From Russia with Love
by Beena Sarwar

In any bustling metropolitan business centre of 15 million in today's world, there should be nothing unusual about a night out at the theatre or ballet. But in post-Zia Pakistan, even our largest, most cosmopolitan city Karachi remains starved of any regular classical entertainment.
Barring the still under-construction auditorium at the Arts Council, the city lacks even a venue where such events can be held. And so it was that an event as breathtaking as the performance recently of the "stars of the Russian opera and ballet" had to take place under a makeshift tent (beautifully decorated though it was), on a restrictively small makeshift stage, at the DHA Golf Club - where the gradient of the ground sloped away from, rather than towards the stage. The venue's incongruity aside, it is also incongruous that such events in this country can take place only if done as private charity
fund-raisers, but not as public entertainment for ordinary culture-starved populace, even if the price tag for such events restricts their attendance.

But let's be grateful for small mercies. Chalk up points for the very fact that such an event took place at all, in Islamabad and Karachi, before hundreds of people, thanks to the singer Shehzad Roy's Zindagi Trust ( which organised this fund-raiser in collaboration with Intermach of Russia and Mercury Group of Companies of Pakistan, the Russian government which facilitated the performance, and the Volunteer Women's Organisation of Islamabad which managed the event. The artists came together at this occasion from various institutions, including State Academic Bolshoi Theatre, Tchaikovsky Moscow State conservatoire, Kremlin Ballet theatre and state Academic theatre of Classical Ballet The magic of the performance, once it started, compensated somewhat for the irritants, that included, besides the venue, the unforgivably late start of two hours after the scheduled time of "2000 hours" stated on the card, which also carried the stern reminder that "Doors shall be closed upon commencement of the programme and the late comers (sic) will not be admitted".

The host for the evening, Sohail Hashmi, who has become a well-known FM radio voice, did a good job of covering up his own irritation of having to walk back and forth to make his announcements. Only after the intermission was the sound and light system fixed so that he could stand up at the corner where he was seated and make his announcements.

The welcome addresses were thankfully brief. The Russian Consul General in Karachi, Vladimir P.Mikhaylov, made a particularly thought-provoking speech, observing that "Russia's might lies not in her nuclear arsenal but in her rich culture… We shine with our achievements in culture,
science and education".

In terms of culture, ballet, now an integral part of Russian culture originally came from the West centuries ago and was assimilated in the fertile ground it found there, explained Mr Mikhaylov. This reminder of the ever-evolving nature of culture counters the possessiveness of some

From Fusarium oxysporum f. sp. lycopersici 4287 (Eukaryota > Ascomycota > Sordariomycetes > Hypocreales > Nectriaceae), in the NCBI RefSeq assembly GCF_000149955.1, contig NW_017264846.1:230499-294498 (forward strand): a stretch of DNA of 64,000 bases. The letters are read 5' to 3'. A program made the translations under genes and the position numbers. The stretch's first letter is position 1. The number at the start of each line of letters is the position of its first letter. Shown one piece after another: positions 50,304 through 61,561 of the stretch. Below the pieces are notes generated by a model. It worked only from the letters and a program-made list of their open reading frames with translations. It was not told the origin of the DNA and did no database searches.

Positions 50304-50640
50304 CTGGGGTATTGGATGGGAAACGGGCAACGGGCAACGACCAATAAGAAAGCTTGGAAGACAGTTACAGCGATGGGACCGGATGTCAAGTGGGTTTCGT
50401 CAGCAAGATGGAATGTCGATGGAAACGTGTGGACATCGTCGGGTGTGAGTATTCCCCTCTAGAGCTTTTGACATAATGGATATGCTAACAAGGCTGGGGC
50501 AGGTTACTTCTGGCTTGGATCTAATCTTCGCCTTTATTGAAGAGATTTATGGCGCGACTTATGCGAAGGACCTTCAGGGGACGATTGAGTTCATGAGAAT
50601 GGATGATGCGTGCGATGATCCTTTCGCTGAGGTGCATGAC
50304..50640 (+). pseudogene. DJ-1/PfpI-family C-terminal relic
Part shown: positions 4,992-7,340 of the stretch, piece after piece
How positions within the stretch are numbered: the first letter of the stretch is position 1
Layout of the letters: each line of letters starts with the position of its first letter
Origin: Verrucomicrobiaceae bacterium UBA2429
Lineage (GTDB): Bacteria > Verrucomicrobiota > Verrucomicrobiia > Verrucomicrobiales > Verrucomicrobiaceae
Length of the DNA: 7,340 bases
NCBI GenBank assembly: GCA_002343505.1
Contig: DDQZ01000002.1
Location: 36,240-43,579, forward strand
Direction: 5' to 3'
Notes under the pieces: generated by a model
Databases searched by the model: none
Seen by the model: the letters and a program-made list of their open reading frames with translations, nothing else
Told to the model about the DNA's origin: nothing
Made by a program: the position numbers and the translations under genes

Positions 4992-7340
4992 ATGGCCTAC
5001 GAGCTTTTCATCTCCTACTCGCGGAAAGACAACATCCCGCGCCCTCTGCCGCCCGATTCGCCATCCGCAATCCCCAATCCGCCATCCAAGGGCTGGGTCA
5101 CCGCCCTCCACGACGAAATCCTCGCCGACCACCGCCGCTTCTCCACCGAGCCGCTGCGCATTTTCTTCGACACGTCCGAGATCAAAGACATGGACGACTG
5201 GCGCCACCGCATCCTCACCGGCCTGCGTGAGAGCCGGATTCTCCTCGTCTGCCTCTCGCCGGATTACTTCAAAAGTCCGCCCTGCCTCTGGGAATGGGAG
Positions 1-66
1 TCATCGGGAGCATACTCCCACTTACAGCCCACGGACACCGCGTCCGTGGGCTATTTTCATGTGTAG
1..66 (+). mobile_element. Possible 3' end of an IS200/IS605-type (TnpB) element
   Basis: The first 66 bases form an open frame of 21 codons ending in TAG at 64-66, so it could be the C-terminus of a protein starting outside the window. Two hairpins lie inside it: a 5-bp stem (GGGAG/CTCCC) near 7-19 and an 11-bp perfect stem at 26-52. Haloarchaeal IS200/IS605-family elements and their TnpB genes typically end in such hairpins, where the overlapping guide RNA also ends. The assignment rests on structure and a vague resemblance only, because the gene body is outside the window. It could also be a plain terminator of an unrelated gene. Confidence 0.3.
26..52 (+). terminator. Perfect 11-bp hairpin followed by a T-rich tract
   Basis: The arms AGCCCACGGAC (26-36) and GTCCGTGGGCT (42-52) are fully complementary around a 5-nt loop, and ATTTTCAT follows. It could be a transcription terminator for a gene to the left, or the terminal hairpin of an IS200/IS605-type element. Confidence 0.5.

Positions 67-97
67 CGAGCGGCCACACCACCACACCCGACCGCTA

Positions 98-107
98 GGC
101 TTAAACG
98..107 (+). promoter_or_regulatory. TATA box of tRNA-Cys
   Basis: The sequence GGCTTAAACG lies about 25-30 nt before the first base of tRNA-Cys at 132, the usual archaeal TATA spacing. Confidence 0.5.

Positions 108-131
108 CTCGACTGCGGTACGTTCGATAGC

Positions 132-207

forces about culture that they would rather keep stagnant. He also noted that this was the 60th anniversary of the war over fascism, in which Russia played a decisive role, sacrificing 30 million of her sons and daughters. "Let us remember those who made it possible to enjoy a peaceful life, freedom, prosperity, democracy." As he wished Pakistan "peace, unity and prosperity", he tactfully did not mention the growing fascism in this country, in the form of vigilantes using the garb of religion to further their agendas.

His closing words, "let guns be silent, let the music be loud" were a poignant reminder of the threat to even music in Pakistan from these vigilantes. Thankfully, they were not in evidence at the occasion. The tight security outside, including guests having to leave their cars at a parking lot and take a van to the venue a kilometre away, took care of that, or the dancers with their elegantly low-cut, figure-hugging outfits may have had trouble pirouetting about. It is noteworthy that Russia's enmity with Nazi Germany did not lead to a ban on the music of German composers like Mozart. His Serenade of Don Juan was magnificently rendered by the opera singer V. Osipov, who acknowledged applause with a curtsey and graceful gesture of touching fingertips to throat. This is the second time that this troupe, managed by the Russian businessman Gleb Fomin of Mercury, has performed for Zindagi Trust fundraisers in Pakistan. The smallness of the stage and the Pakistani audience's unfamiliarity with this form of dance led to them choosing to present brief scenes from several classic stories rather than one cohesive story -- Giselle, Esmerelda, Don Quixote and The Nutcracker (rendered with an interesting "Indian" touch), besides the ome more innovative and modern Last Tango in Paris.

One last irritant that must be mentioned is the Pakistani audience's typical stinginess of applause. The performers after each scene made elaborate bows and curtsies before fluttering off… but the applause tended to die down while they were still on stage, sending them off in an awkward silence. One reason for this may have been how the audience was seated, spaced out around large round tables, rather than packed closely together in chairs focused on the stage, a setting that may have generated louder and more sustained applause. Besides the beauty of the performance, a plus point for the organisers must have been the substantial pledges for donations that Mr Hashmi managed to elicit for the cause of education of underprivileged children. For this, and for the performances, a big hurrah.

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